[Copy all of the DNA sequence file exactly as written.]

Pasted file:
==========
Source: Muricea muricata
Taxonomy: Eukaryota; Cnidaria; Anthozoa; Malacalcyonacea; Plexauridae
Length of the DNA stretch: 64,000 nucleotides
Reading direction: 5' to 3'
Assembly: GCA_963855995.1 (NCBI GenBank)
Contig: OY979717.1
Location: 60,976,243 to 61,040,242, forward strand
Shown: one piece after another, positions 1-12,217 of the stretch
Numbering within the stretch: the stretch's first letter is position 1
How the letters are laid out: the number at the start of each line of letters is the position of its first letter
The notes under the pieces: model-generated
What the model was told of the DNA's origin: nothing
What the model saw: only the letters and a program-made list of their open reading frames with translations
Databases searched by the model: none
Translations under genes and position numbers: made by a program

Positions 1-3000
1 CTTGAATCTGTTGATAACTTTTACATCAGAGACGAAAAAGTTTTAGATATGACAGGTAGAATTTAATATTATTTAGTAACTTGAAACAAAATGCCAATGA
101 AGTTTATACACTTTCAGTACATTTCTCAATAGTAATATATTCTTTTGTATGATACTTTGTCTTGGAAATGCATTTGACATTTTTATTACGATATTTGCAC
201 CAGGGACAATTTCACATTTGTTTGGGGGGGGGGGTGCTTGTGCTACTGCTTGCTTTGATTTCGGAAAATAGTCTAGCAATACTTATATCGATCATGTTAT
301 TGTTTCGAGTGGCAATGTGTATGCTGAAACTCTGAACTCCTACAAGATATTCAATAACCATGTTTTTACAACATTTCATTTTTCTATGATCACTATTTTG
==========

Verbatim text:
Source: Muricea muricata
Taxonomy: Eukaryota; Cnidaria; Anthozoa; Malacalcyonacea; Plexauridae
Length of the DNA stretch: 64,000 nucleotides
Reading direction: 5' to 3'
Assembly: GCA_963855995.1 (NCBI GenBank)
Contig: OY979717.1
Location: 60,976,243 to 61,040,242, forward strand
Shown: one piece after another, positions 1-12,217 of the stretch
Numbering within the stretch: the stretch's first letter is position 1
How the letters are laid out: the number at the start of each line of letters is the position of its first letter
The notes under the pieces: model-generated
What the model was told of the DNA's origin: nothing
What the model saw: only the letters and a program-made list of their open reading frames with translations
Databases searched by the model: none
Translations under genes and position numbers: made by a program

Positions 1-3000
1 CTTGAATCTGTTGATAACTTTTACATCAGAGACGAAAAAGTTTTAGATATGACAGGTAGAATTTAATATTATTTAGTAACTTGAAACAAAATGCCAATGA
101 AGTTTATACACTTTCAGTACATTTCTCAATAGTAATATATTCTTTTGTATGATACTTTGTCTTGGAAATGCATTTGACATTTTTATTACGATATTTGCAC
201 CAGGGACAATTTCACATTTGTTTGGGGGGGGGGGTGCTTGTGCTACTGCTTGCTTTGATTTCGGAAAATAGTCTAGCAATACTTATATCGATCATGTTAT
301 TGTTTCGAGTGGCAATGTGTATGCTGAAACTCTGAACTCCTACAAGATATTCAATAACCATGTTTTTACAACATTTCATTTTTCTATGATCACTATTTTG